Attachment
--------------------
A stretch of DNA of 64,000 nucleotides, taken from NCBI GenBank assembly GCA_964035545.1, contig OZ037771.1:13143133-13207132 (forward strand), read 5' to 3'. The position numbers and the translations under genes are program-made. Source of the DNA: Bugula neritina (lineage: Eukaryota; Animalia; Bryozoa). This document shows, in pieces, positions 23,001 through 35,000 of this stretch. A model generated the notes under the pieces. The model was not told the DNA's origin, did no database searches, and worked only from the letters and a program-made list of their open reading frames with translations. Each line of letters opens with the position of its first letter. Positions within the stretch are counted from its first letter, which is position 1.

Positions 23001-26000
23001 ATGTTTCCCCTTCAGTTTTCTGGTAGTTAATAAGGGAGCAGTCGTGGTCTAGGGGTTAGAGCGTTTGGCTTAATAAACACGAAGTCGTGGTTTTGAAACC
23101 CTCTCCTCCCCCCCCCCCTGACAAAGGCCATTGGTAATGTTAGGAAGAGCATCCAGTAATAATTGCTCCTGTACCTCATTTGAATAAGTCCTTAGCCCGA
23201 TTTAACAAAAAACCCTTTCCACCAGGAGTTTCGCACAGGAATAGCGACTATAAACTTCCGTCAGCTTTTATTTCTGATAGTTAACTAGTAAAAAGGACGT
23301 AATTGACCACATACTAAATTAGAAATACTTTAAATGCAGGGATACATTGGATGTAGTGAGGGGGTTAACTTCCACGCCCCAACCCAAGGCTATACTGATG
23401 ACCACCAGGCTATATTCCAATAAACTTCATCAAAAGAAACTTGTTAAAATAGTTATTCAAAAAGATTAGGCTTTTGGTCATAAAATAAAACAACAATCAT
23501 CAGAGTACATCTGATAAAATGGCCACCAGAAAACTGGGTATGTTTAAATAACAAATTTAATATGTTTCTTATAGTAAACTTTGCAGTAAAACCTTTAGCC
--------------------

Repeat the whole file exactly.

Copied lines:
A stretch of DNA of 64,000 nucleotides, taken from NCBI GenBank assembly GCA_964035545.1, contig OZ037771.1:13143133-13207132 (forward strand), read 5' to 3'. The position numbers and the translations under genes are program-made. Source of the DNA: Bugula neritina (lineage: Eukaryota; Animalia; Bryozoa). This document shows, in pieces, positions 23,001 through 35,000 of this stretch. A model generated the notes under the pieces. The model was not told the DNA's origin, did no database searches, and worked only from the letters and a program-made list of their open reading frames with translations. Each line of letters opens with the position of its first letter. Positions within the stretch are counted from its first letter, which is position 1.

Positions 23001-26000
23001 ATGTTTCCCCTTCAGTTTTCTGGTAGTTAATAAGGGAGCAGTCGTGGTCTAGGGGTTAGAGCGTTTGGCTTAATAAACACGAAGTCGTGGTTTTGAAACC
23101 CTCTCCTCCCCCCCCCCCTGACAAAGGCCATTGGTAATGTTAGGAAGAGCATCCAGTAATAATTGCTCCTGTACCTCATTTGAATAAGTCCTTAGCCCGA
23201 TTTAACAAAAAACCCTTTCCACCAGGAGTTTCGCACAGGAATAGCGACTATAAACTTCCGTCAGCTTTTATTTCTGATAGTTAACTAGTAAAAAGGACGT
23301 AATTGACCACATACTAAATTAGAAATACTTTAAATGCAGGGATACATTGGATGTAGTGAGGGGGTTAACTTCCACGCCCCAACCCAAGGCTATACTGATG
23401 ACCACCAGGCTATATTCCAATAAACTTCATCAAAAGAAACTTGTTAAAATAGTTATTCAAAAAGATTAGGCTTTTGGTCATAAAATAAAACAACAATCAT
23501 CAGAGTACATCTGATAAAATGGCCACCAGAAAACTGGGTATGTTTAAATAACAAATTTAATATGTTTCTTATAGTAAACTTTGCAGTAAAACCTTTAGCC